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Radioactive decay occurs when an unstable atomic nucleus loses energy by emitting energy in the form of emitted particles or electromagnetic waves, called radiation. Isotopes are atoms of the same element (thereby having the same number of protons) which differ in the number of neutrons in their nucleus. Some isotopes of a given element are more unstable than others, causing a nuclear reaction which releases energy to achieve a more stable nuclear configuration. Such isotopes are radioactive, and are referred to as "radioisotopes."
Types of Decay
There are many types of emmitted particles and radiation that radioisotopes produce when they decay. The types we will discuss here are: alpha, beta, and gamma (listed in increasing ability to penetrate matter). Alpha decay is seen only in heavier elements greater than atomic number 52, tellurium. The other two types of decay are seen in all of the elements.
Alpha particles carry a positive charge, beta particles carry a negative charge, and gamma rays are neutral. Alpha particles have greater mass than beta particles. By passing alpha particles through a very thin glass window and trapping them in a discharge tube, researchers found that alpha particles are equivalent to helium (He) nuclei. Other experiments showed the similarity between classical beta radiation and cathode rays; they are both streams of electrons. Likewise, gamma radiation and X-rays were found to be similar high-energy electromagnetic radiation.
The three types of radiation have different levels of penetrating power. Penetrating power refers to the energy with which the radiation particles are ejected from the atom. The higher the energy, the more the particles or light produced by radioactive decay will penetrate a substance.
An alpha particle (α\alpha) is made up of two protons and two neutrons bound together. This type of radiation has a positive charge (due to the presence of two protons). An alpha particle is sometimes represented using the chemical symbol He2+, because it has the same structure as a helium atom missing its two electrons—hence the overall charge of +2. Their massive size (compared to beta particles, for instance) means alpha particles have very low penetration power. Penetration power describes how easily the particles can pass through another material. Since alpha particles have a low penetration power, the outside layer of the human skin, for example, can block these particles.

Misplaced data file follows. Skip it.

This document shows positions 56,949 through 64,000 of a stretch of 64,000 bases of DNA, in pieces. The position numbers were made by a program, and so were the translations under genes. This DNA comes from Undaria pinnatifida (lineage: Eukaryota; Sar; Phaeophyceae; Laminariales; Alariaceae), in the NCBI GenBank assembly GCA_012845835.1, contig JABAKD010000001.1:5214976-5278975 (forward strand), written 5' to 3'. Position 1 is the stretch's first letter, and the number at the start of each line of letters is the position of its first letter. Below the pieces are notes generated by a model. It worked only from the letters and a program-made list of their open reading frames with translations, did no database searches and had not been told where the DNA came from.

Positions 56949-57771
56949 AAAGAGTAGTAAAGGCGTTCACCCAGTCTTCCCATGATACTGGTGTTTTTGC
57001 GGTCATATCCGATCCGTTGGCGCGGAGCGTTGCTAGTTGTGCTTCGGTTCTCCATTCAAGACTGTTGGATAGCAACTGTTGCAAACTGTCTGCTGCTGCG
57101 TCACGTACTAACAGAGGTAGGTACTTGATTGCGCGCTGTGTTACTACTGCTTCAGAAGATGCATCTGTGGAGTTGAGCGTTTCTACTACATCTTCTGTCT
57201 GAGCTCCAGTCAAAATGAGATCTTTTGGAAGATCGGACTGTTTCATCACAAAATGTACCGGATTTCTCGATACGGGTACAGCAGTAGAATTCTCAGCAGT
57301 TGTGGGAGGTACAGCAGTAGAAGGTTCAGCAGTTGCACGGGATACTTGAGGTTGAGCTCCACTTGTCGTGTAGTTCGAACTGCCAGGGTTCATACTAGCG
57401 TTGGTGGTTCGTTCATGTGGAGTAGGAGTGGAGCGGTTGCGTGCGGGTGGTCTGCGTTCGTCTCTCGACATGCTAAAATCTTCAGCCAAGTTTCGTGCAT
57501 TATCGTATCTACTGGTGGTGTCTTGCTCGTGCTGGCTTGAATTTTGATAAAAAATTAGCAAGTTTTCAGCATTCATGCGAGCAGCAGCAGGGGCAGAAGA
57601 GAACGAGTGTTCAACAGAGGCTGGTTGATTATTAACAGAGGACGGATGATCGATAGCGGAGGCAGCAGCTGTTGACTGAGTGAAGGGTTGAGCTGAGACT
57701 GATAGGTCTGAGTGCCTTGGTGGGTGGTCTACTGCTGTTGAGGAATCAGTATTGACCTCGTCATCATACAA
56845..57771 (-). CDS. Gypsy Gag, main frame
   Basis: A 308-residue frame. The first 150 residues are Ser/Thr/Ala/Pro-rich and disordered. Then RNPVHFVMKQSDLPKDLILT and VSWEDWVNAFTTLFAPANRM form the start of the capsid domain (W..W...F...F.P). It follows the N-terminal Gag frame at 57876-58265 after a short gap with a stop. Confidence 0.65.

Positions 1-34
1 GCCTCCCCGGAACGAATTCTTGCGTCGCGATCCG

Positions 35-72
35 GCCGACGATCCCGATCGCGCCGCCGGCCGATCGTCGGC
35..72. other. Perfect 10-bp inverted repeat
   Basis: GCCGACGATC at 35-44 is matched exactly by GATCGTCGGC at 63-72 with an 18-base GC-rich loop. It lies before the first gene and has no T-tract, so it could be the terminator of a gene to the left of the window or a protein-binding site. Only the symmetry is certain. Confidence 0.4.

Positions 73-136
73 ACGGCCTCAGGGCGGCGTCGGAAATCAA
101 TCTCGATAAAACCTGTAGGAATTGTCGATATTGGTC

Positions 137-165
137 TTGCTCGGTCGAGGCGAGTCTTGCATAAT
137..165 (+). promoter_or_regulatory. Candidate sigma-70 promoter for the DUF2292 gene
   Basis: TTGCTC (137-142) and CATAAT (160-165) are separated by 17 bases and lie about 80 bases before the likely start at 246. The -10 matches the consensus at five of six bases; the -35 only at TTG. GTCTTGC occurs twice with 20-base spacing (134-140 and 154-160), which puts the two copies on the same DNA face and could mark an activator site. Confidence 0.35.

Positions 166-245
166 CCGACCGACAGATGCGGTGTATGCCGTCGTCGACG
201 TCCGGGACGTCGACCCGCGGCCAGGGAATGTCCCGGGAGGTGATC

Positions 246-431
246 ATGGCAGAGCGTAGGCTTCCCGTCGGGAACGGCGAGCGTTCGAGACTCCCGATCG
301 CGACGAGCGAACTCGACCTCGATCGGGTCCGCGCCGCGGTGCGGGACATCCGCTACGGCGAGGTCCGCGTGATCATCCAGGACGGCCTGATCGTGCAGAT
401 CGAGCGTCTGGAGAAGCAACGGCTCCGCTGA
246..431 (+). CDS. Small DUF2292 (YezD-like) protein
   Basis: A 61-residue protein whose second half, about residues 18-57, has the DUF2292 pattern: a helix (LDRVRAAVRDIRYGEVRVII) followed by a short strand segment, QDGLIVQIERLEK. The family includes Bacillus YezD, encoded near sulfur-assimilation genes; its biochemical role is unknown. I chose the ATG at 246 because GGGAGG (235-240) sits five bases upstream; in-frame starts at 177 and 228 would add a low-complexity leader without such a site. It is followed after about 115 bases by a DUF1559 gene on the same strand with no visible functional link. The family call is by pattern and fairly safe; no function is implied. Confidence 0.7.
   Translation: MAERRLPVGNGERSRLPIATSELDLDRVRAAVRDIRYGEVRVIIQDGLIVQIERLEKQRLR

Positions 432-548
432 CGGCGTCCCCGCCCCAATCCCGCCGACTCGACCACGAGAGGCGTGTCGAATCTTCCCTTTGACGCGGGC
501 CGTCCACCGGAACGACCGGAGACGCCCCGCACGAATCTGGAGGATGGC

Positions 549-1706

Alpha decay occurs because the nucleus of a radioisotope has too many protons. A nucleus with too many protons causes repulsion between these like charges. To reduce this repulsion, the nucleus emits an α particle. Examples of this can be seen in the decay of americium (Am) to neptunium (Np).
In radioactive nuclei with too many neutrons, a neutron can be converted into an electron, called beta particle. Beta particles (β) have a higher penetration power than alpha particles (they are able to pass through thicker materials such as paper).
During beta decay, the number of neutrons in the atom decreases by one, and the number of protons increases by one. Effectively, a neutron was converted into a proton in the decaying nucleus, in the process releasing a beta particle. Since the number of protons before and after the decay is diﬀerent, the atom has changed into a diﬀerent element.
Some decay reactions release energy in the form of electromagnetic waves called gamma rays. Gamma radiation (γ) is part of the electromagnetic spectrum, just like visible light. However, unlike visible light, humans cannot see gamma rays, because they have a much higher frequency and energy than visible light. Gamma radiation has no mass or charge. This type of radiation is able to penetrate most common substances, including metals. The only substances that can absorb this radiation are thick lead and concrete.
Gamma decay reactions occur if the energy of the radioisotope's nucleus is too high, and the resulting atomic number and atomic mass remain unchanged during the course of the reaction.
Source: Boundless. “Modes of Radioactive Decay.” Boundless Chemistry. Boundless, 08 Aug. 2016. Retrieved 24 Aug. 2016 from https://www.boundless.com/chemistry/textbooks/boundless-chemistry-textbook/nuclear-chemistry-19/radioactivity-134/modes-of-radioactive-decay-535-3690/